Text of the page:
Pissarro, "Gelée blanche (Hoarfrost)"

1873
Oil on canvas
25 5/8 x 36 5/8 in. (65 x 93 cm)
Musee d'Orsay, Paris

"Then, very quietly, with my most naive air, I led him before the Ploughed Field of M. Pissarro. At the sight of this astounding landscape, the good man thought that the lenses of his spectacles were dirty. He wiped them carefully and replaced them on his nose.

'By Michalon!' he cried. 'What on earth is that?'

"You see . . . a hoarfrost on deeply ploughed furrows."

'Those furrows? That frost? But they are palette-scrapings placed uniformly on a dirty canvas. It has neither head nor tail, top nor bottom, front nor back.'

"Perhaps . . . but the impression is there."

'Well, it's a funny impression!' "

Louis Leroy, Le Charivari, 25 April 1874

"One effect of Gelée blanche, by Pissarro, reminds us of Millet's best themes. We believe that he intentionally eliminates shadows, even though he merely selects those sunless, gently luminous days that leave the tones all their color values and soften planes. What we must demand is more precisely defined relief in the branches and tree trunks."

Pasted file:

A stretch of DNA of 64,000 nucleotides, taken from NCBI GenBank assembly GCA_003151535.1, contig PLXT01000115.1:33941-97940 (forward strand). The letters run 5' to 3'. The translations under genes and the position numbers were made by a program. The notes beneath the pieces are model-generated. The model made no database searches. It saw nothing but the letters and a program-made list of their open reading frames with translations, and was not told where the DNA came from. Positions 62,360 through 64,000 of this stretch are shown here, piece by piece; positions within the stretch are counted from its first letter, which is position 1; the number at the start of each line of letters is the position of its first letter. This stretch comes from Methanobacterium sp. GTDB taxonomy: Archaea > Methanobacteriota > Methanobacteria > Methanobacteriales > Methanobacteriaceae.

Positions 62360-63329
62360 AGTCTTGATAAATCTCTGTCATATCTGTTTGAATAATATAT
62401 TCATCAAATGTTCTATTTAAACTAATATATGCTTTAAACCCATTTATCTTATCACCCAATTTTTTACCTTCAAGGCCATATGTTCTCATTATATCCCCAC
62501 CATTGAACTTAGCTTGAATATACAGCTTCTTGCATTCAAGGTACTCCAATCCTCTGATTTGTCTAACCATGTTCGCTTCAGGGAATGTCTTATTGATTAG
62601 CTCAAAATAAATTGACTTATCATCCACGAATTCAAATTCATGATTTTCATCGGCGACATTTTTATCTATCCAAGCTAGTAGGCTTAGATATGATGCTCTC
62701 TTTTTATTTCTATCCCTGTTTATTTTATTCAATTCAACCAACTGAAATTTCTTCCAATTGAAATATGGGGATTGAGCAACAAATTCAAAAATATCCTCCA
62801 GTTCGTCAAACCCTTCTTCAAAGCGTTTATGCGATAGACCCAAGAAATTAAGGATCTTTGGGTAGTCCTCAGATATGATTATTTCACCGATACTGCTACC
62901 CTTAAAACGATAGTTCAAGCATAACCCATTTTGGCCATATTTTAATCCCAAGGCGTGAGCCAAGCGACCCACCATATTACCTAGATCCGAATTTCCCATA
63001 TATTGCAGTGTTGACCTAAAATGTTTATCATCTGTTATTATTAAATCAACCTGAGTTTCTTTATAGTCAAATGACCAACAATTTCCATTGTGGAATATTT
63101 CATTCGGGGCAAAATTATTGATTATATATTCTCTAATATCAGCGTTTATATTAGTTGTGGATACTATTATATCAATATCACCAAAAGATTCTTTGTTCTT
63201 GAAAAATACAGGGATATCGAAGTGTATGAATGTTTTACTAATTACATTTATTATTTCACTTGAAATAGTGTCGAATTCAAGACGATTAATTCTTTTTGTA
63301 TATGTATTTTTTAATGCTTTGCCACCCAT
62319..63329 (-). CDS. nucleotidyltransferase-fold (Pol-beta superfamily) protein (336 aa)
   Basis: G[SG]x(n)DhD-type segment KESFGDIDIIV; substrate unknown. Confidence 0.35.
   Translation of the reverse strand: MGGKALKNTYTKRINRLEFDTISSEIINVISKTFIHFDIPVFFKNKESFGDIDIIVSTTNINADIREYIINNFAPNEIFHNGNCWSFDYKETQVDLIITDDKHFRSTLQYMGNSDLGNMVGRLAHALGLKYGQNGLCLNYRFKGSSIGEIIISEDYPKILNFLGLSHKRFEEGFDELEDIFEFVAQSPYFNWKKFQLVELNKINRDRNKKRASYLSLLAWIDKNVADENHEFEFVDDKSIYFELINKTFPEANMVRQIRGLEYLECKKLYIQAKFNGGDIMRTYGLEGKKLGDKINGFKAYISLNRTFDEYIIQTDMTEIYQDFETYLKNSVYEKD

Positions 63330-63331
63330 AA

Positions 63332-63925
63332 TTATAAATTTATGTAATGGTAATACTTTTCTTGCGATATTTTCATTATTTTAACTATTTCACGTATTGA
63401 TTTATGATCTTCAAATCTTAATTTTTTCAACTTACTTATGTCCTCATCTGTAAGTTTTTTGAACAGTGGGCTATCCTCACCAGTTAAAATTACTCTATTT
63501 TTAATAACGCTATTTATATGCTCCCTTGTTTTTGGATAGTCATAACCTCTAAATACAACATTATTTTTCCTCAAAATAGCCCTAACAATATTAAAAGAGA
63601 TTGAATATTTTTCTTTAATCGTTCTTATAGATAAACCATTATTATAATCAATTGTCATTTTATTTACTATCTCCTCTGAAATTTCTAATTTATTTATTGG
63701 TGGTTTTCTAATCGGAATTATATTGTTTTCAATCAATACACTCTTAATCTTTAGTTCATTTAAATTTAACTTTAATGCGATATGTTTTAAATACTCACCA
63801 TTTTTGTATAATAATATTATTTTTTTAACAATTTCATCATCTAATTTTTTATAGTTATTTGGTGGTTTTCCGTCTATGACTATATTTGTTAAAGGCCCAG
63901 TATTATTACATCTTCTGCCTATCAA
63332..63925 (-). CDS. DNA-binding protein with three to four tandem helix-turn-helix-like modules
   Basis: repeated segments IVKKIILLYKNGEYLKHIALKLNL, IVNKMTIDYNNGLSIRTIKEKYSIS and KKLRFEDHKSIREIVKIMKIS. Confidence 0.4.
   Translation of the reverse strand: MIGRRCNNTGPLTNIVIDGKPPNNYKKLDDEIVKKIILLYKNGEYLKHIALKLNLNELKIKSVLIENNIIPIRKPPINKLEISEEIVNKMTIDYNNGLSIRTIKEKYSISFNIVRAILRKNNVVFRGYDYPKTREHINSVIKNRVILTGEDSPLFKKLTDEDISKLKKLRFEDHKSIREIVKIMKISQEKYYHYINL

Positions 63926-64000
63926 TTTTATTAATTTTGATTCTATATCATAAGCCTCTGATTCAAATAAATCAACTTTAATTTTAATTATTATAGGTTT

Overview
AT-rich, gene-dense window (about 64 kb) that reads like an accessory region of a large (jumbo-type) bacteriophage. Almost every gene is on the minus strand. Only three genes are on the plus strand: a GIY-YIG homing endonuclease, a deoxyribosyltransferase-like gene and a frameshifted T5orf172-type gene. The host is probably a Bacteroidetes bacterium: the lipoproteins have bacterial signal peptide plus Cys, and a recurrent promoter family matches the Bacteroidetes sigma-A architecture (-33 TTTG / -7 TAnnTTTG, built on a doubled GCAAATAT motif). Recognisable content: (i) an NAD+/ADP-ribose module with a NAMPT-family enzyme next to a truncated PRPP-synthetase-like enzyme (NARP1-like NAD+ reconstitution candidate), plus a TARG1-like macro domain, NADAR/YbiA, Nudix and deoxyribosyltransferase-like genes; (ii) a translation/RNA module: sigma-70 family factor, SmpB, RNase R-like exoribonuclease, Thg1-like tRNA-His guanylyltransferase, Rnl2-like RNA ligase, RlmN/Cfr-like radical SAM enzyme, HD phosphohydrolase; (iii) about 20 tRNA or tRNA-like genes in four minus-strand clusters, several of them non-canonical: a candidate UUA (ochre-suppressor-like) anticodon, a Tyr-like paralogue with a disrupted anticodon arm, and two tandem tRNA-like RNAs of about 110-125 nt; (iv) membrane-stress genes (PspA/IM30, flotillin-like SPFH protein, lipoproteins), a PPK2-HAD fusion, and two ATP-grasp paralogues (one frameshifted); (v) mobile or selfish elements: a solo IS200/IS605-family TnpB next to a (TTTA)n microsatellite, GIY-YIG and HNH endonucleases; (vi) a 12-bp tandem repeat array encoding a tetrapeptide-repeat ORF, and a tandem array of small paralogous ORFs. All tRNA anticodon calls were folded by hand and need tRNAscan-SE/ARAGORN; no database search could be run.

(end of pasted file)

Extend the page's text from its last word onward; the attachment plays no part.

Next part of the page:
[Philippe Burty], La Republique Francaise, 25 April 1874

"Pissarro is sober and strong. His synthesizing eye embraces at a glance the whole scene. He commits the grave error of painting fields (Gelée blanche) with shadows cast by trees placed outside the frame. As a result the viewer is left to suppose they exist, as he cannot see them."
[Jules-Antoine] Castagnary, Le Siecle, 29 April 1874